As we approach the centenary year of artist Percy Kelly’s birth in Workington, Cumberland (1918) and mark the twenty five years since his death in lonely exile in Norfolk (1993), it is timely to fulfil his express wish for a retrospective exhibition. It seems appropriate that the venue for such an exhibition should be here at Tullie House Museum and Art Gallery, a place familiar to Kelly who, at the age of 41, gathered in the Old Tullie House building among students half his age to hear the inaugural address of the Principal of Carlisle College of Art, Tennant Moon.
This major retrospective celebrates Kelly’s extraordinary talent, and for the first time many facets of Kelly’s prolific output are represented amongst the 100 works on display - some for the first time. Curator, Chris Wadsworth has selected work that charts the development of his art from his early love of the lonely Cumbrian landscapes, quiet villages and industrial harbours as well as Cornwall, Brittany, Pembrokeshire and Norfolk, all captured with his confident emotionally charged charcoal drawings and ink over translucent washes, to the later sensitive flower studies, in keeping perhaps with his emerging alter ego - Roberta Penelope Kelly.
Kelly had very few exhibitions in his lifetime and they were rarely successful - he would keep his best work back, unable to let is go, occasionally promising exhibitions only to cancel at the last minute. During his life, Kelly rebuffed many approaches to exhibit his work, amongst them Crane Kalman Gallery in London, Tib Lane Gallery, Manchester, and Goldmark Gallery, Uppingham as well as local galleries. It was not until after his death that it was possible to really examine, exhibit and promote his work.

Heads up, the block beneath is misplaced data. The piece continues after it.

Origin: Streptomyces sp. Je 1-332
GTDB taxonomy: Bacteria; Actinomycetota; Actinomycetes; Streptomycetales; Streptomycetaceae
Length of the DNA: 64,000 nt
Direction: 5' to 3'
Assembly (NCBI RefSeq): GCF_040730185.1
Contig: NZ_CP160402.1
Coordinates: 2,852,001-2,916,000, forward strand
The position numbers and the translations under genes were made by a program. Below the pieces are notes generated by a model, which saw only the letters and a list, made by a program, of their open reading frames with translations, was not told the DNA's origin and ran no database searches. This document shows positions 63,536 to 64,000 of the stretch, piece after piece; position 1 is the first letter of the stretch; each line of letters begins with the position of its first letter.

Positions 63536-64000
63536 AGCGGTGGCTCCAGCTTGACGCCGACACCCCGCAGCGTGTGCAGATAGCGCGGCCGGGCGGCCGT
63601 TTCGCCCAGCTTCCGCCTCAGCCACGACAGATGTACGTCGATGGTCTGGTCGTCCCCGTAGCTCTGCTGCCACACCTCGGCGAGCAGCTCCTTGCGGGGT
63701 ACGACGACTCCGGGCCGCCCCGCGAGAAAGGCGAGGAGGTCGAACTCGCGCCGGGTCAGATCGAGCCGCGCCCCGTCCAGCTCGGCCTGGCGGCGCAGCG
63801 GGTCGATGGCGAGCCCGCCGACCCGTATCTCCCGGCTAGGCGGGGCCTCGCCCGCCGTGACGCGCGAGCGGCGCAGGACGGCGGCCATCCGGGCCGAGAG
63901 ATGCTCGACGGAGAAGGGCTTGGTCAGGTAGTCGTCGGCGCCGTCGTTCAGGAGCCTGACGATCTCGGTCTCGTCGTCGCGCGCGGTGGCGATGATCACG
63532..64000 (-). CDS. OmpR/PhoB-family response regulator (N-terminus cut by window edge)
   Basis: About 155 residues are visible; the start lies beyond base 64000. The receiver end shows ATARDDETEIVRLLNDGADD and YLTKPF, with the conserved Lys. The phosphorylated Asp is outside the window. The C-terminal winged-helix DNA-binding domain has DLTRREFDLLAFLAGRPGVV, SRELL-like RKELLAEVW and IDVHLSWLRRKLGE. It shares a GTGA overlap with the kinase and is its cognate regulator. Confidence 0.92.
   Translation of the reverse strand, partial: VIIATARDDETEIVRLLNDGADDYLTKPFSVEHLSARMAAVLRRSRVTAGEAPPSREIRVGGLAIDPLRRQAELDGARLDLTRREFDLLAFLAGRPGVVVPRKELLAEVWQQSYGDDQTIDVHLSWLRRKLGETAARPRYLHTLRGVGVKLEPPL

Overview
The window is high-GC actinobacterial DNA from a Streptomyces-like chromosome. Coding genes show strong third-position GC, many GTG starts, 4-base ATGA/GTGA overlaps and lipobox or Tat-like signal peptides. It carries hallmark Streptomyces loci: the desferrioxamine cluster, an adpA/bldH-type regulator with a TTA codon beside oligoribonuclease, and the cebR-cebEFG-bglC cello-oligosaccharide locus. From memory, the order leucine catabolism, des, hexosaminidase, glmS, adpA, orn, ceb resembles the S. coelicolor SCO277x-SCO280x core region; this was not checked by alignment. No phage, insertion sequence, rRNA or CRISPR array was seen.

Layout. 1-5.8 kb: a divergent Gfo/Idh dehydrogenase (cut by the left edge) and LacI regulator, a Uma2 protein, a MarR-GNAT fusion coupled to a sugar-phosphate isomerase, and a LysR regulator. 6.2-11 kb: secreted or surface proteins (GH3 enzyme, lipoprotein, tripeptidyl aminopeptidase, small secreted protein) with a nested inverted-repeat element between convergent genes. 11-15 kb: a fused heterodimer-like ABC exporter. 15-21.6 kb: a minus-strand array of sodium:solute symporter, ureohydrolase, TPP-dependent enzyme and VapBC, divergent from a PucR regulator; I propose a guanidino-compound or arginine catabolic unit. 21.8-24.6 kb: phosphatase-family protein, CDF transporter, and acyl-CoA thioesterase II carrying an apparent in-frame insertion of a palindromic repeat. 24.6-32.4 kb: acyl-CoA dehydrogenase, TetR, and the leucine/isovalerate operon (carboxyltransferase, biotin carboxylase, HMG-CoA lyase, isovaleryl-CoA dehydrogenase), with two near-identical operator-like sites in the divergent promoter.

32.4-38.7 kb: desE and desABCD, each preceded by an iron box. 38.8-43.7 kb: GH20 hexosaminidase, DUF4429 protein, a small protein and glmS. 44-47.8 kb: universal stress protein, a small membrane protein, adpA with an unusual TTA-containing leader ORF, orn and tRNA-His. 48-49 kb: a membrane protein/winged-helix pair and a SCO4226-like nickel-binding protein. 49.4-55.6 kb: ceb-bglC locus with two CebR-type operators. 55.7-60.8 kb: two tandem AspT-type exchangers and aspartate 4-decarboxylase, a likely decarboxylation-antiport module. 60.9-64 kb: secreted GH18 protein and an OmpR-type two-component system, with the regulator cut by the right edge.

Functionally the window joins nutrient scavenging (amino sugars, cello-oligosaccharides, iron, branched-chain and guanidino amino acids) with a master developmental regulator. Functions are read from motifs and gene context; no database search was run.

There is a lot now known about this obsessive, retentive artist. Anecdotes have become part of Cumbrian folklore - the artist in the dress, the man who couldn’t stop drawing, Cumbria’s own Lowry - but there is still plenty yet to be discovered about the man who met Winston Churchill during an air-raid, dined with Royalty (Princess Margaret was one of his admirers) and twice refused to sell a painting to Melvyn Bragg.
Kelly lived a chaotic rather sad life but amidst the turmoil remained a compulsive artist and letter writer until the end. He said, ‘One day my letters will be seen as the most unique ever written.’ This retrospective certainly gives his drawings, paintings and letters the close attention and exposure they deserve and the immortality Percy Kelly craved. Line of Beauty, is accompanied by a catalogue with an introduction by Chris Wadsworth, that explores the development of Percy Kelly’s work from the age of 9 to the end of his extraordinary life.